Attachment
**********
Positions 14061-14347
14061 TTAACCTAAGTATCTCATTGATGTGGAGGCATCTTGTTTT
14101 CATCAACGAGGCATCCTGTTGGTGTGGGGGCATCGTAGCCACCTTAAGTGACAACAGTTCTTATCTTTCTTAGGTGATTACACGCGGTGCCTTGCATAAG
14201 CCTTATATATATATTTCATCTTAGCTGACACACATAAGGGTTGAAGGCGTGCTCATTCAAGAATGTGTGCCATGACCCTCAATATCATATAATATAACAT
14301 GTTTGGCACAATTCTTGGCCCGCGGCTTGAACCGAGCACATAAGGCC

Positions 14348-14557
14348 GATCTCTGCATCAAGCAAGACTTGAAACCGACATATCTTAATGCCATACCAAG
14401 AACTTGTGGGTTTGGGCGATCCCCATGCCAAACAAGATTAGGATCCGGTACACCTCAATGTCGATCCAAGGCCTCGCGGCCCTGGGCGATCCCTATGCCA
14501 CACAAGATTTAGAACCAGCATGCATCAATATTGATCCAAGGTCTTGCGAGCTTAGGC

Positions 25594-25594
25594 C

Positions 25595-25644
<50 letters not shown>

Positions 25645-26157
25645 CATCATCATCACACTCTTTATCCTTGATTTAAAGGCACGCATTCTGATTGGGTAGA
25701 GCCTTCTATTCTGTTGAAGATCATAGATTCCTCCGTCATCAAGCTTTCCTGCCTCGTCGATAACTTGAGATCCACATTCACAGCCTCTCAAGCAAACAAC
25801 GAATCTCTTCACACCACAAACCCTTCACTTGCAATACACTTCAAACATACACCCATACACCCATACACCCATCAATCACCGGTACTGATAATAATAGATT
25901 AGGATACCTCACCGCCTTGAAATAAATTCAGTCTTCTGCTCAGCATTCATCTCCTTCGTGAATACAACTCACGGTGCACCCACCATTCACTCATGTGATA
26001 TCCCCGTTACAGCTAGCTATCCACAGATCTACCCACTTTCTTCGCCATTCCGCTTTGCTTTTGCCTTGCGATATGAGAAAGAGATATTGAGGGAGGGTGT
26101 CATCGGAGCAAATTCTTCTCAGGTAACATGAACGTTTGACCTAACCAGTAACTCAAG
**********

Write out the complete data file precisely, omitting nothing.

Positions 14061-14347
14061 TTAACCTAAGTATCTCATTGATGTGGAGGCATCTTGTTTT
14101 CATCAACGAGGCATCCTGTTGGTGTGGGGGCATCGTAGCCACCTTAAGTGACAACAGTTCTTATCTTTCTTAGGTGATTACACGCGGTGCCTTGCATAAG
14201 CCTTATATATATATTTCATCTTAGCTGACACACATAAGGGTTGAAGGCGTGCTCATTCAAGAATGTGTGCCATGACCCTCAATATCATATAATATAACAT
14301 GTTTGGCACAATTCTTGGCCCGCGGCTTGAACCGAGCACATAAGGCC

Positions 14348-14557
14348 GATCTCTGCATCAAGCAAGACTTGAAACCGACATATCTTAATGCCATACCAAG
14401 AACTTGTGGGTTTGGGCGATCCCCATGCCAAACAAGATTAGGATCCGGTACACCTCAATGTCGATCCAAGGCCTCGCGGCCCTGGGCGATCCCTATGCCA
14501 CACAAGATTTAGAACCAGCATGCATCAATATTGATCCAAGGTCTTGCGAGCTTAGGC

Positions 25594-25594
25594 C

Positions 25595-25644
<50 letters not shown>

Positions 25645-26157
25645 CATCATCATCACACTCTTTATCCTTGATTTAAAGGCACGCATTCTGATTGGGTAGA
25701 GCCTTCTATTCTGTTGAAGATCATAGATTCCTCCGTCATCAAGCTTTCCTGCCTCGTCGATAACTTGAGATCCACATTCACAGCCTCTCAAGCAAACAAC
25801 GAATCTCTTCACACCACAAACCCTTCACTTGCAATACACTTCAAACATACACCCATACACCCATACACCCATCAATCACCGGTACTGATAATAATAGATT
25901 AGGATACCTCACCGCCTTGAAATAAATTCAGTCTTCTGCTCAGCATTCATCTCCTTCGTGAATACAACTCACGGTGCACCCACCATTCACTCATGTGATA
26001 TCCCCGTTACAGCTAGCTATCCACAGATCTACCCACTTTCTTCGCCATTCCGCTTTGCTTTTGCCTTGCGATATGAGAAAGAGATATTGAGGGAGGGTGT
26101 CATCGGAGCAAATTCTTCTCAGGTAACATGAACGTTTGACCTAACCAGTAACTCAAG